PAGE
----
The tentative agreement, which has not been formally unveiled, would keep the government operating until Jan. 15 and raise the federal debt ceiling until Feb. 15, or possibly longer.
Sen. Martin Heinrich, D-N.M., said he would have preferred a debt limit agreement until the end of 2014, but reasoned that the proposal is better than a default, which would occur Thursday absent an agreement.
“I think things are starting to thaw a little bit here – I’m encouraged by the progress,” Heinrich said. “They seem to be talking about things are that are doable and within the realm of negotiable items.”
Heinrich also said he hoped an agreement between Senate and House leaders would be enticing to a House that has been unable to produce a compromise bill the Senate would accept.
“There is so much on the line here that if the Senate can come to agreement with the Republican and Democratic caucuses, you would think the House would do the right thing,” he said.
Sen. Tom Udall, D-N.M., also said he would prefer a longer deal on the debt limit, but hailed the possibility of a compromise that would avoid an immediate default.
“From what I’ve heard so far, both sides are compromising in order to end this stalemate, and I’m extremely relieved that cooler heads are prevailing,” Udall said. “The proposal isn’t perfect: I would like to see the debt limit extended for a full year or longer so our country can continue to pay the bills.”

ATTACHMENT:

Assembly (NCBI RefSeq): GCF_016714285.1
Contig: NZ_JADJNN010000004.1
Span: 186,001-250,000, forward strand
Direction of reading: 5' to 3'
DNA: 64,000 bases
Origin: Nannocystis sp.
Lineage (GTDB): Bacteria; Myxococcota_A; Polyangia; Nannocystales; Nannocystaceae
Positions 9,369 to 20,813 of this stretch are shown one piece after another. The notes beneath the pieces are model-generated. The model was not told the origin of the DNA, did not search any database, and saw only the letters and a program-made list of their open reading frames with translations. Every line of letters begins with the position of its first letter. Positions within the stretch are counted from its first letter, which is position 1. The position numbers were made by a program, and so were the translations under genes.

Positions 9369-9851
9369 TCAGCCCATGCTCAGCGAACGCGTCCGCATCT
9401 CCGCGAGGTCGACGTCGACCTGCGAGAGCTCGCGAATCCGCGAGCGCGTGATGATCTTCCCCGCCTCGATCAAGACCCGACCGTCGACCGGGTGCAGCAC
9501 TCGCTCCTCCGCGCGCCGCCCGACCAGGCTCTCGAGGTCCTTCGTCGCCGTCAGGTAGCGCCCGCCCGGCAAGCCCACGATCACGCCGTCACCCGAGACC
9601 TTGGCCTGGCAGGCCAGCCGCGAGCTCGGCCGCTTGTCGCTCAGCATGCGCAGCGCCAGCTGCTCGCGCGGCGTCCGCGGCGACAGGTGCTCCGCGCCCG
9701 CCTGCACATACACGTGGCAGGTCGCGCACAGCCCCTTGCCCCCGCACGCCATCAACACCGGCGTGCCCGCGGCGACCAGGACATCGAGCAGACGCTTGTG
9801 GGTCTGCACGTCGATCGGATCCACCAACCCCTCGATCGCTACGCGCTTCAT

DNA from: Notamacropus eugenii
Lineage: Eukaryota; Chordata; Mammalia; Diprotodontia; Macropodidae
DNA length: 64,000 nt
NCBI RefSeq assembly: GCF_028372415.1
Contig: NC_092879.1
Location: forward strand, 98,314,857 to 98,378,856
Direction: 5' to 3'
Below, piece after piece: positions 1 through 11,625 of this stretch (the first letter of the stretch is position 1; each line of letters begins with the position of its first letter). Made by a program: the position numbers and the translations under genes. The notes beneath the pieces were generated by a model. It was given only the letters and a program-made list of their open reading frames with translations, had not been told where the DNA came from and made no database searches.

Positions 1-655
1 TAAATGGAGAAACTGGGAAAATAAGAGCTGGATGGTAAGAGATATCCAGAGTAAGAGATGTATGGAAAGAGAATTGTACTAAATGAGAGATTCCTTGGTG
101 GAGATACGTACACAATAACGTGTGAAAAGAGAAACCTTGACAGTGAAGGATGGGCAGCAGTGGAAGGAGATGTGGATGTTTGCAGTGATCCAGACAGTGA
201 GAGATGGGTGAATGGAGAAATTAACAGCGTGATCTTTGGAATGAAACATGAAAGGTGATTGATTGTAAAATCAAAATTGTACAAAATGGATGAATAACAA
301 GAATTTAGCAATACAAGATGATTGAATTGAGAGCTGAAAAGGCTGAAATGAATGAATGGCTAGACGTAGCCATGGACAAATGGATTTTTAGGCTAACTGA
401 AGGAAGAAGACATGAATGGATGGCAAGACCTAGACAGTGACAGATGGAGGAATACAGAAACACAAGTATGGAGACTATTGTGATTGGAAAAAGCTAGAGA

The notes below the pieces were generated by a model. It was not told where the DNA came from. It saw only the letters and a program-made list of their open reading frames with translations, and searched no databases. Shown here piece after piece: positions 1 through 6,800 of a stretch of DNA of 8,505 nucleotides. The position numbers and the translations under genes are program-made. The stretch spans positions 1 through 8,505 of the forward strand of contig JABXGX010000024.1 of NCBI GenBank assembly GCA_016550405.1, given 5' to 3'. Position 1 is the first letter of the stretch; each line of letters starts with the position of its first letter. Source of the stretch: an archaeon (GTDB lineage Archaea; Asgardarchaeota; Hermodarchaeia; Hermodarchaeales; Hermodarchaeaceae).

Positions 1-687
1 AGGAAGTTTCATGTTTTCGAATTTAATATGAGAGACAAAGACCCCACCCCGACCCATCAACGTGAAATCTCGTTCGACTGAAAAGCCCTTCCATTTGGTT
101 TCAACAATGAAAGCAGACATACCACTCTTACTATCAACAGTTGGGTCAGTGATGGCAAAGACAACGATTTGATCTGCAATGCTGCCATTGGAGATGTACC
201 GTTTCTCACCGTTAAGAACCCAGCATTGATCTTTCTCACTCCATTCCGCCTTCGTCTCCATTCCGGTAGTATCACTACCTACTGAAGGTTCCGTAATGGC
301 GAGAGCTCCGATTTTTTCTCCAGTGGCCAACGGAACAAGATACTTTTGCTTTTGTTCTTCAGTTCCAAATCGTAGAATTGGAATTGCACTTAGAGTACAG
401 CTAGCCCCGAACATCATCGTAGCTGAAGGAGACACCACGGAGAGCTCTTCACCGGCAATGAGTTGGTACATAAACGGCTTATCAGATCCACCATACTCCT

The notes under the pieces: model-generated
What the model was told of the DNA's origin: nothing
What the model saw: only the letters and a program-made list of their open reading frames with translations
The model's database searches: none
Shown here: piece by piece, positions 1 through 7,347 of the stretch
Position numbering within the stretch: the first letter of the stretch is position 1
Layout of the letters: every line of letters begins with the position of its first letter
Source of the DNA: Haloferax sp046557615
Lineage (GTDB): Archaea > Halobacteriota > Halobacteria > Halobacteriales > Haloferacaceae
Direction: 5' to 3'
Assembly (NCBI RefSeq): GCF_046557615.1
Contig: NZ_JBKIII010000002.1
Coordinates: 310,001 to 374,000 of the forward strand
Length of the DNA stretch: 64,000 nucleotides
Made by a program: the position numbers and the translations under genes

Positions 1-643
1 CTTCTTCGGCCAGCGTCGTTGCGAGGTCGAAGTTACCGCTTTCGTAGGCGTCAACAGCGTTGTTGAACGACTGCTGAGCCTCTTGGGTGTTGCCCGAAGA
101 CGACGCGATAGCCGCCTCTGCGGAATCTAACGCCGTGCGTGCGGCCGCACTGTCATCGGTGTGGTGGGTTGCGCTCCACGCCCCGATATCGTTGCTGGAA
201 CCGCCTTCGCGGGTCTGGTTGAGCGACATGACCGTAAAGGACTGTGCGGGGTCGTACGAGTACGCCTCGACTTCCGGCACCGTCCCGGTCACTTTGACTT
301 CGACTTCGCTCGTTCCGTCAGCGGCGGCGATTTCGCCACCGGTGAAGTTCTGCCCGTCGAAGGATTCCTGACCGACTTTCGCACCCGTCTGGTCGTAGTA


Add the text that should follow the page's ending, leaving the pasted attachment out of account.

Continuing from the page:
Rep. Michelle Lujan Grisham, D-N.M., said she hoped the House would accept the emerging Senate compromise.
“Based on the encouraging reports that the Senate is nearing a bipartisan agreement, I am increasingly hopeful that Congress will act quickly to reopen the government and raise the debt ceiling to avert a full-blown economic catastrophe,” she said.
As the government shutdown entered its 15th day, Sandia and Los Alamos National Laboratories, whose workers have remained on the job, were preparing for furloughs beginning next Monday.
The labs, which design and build nuclear weapon parts, remain open, using carry-over funds from last fiscal year. But lab officials last week said that they were preparing to mothball their facilities and furlough all but a small number of essential safety and security workers beginning next Monday.
Meanwhile, all of the New Mexico congressional delegation’s offices – in-state and in Washington, D.C., – are open and staffed this week. Some members had temporarily furloughed workers, but they are back on the job.
The U.S. military’s 1.4 million active-duty personnel also remain on duty. About half of the Defense Department’s civilian employees were furloughed, but Defense Secretary Chuck Hagel ordered nearly all 350,000 back on the job. Congress has ensured $100,000 payments to families of fallen service members would continue.
Veterans are still able to get inpatient care at hospitals and mental health counseling at vet centers and outpatient clinics because Congress approved funding for VA health care programs one year in advance. Operators are also staffing the crisis hotline. If the shutdown were to continue into late October, the VA has warned that compensation and pension payments to veterans would be halted.
All of New Mexico’s 11 national parks and monuments have been closed since the shutdown began and will remain closed until the impasse is solved. The Obama administration said last week that it would allow states to use their own money to reopen some national parks. New Mexico is not among those that have chosen to do so.
Staff writer John Fleck contributed to this report.